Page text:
Oh No I’m Toast!: Mastering Videogame Secrets in Theory and Practice

Kristina Drzaic

Kristina Drzaic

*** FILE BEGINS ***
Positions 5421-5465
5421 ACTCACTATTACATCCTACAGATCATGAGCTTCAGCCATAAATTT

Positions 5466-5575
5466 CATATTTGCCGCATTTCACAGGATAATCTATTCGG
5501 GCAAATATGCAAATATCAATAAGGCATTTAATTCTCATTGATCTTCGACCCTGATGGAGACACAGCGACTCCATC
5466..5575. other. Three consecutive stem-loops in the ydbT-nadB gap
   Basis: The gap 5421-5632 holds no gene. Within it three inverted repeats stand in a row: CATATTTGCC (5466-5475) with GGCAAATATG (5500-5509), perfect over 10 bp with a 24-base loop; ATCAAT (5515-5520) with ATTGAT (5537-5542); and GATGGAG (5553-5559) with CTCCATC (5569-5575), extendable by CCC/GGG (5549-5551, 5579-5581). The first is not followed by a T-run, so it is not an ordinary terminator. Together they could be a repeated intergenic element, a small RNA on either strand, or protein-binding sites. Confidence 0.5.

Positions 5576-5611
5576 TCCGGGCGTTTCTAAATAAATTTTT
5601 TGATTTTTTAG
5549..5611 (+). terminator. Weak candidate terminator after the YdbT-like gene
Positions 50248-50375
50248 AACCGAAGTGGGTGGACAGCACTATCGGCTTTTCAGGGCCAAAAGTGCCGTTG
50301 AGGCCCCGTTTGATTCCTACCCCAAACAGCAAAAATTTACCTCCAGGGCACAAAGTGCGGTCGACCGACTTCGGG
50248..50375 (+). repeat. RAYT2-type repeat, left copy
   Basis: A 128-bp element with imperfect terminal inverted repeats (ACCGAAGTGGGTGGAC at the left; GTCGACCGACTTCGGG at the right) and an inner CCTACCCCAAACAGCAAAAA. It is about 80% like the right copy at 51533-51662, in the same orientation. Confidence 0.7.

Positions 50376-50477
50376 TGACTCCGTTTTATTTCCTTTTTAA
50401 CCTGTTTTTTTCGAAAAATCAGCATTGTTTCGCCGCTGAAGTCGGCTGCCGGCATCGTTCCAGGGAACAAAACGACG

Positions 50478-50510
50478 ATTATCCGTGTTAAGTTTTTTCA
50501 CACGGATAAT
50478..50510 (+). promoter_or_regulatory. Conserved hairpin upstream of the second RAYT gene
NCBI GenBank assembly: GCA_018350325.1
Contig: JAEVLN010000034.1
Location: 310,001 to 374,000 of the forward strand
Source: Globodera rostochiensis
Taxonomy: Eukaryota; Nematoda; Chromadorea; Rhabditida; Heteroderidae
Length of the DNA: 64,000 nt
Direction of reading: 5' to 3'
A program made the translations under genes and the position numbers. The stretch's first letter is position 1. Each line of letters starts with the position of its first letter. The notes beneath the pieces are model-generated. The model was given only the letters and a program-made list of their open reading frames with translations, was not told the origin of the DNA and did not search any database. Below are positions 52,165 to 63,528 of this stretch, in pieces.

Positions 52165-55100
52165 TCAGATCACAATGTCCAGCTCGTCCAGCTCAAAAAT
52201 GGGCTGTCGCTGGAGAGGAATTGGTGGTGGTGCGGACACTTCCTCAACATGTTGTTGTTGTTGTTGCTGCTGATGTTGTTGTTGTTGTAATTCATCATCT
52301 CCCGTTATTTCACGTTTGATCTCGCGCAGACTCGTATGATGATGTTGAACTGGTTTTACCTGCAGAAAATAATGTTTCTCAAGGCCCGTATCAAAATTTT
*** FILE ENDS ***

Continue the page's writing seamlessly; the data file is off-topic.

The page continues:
Secrets are a ubiquitous part of contemporary videogame design, yet are largely unexplored within academic discourse and often dismissed as extras. I contend that secrets play a fundamental and influential role within a given gamespace in terms of the way they affect a videogame design and player experience. As such this paper will investigate the nature of secrets in videogames. I shall find where secrets exist in a game and how they function as moments of gameplay. Then I will explore secrets historically and look at how the meaning of secrets have changed and evolved over time. It will be shown that secrets create a window to an underlying structure of gameplay, a meta-level that subverts the regular play of a videogame. Further, I will argue that secrets are a space where players engage in unstructured play, free from the constraints of a game design. Finally I will demonstrate how secrets can be used to personalize or redesign the experience of a videogame and/or remake the game design itself. In order to make this argument I will break down what secrets can mean specifically to players through two very differently structured games: The Legend of Zelda: Ocarina of Time and Animal Crossing. Knowing why secrets matter in a gamespace will reveal a reason for why videogames are compelling as a brave new form of media.

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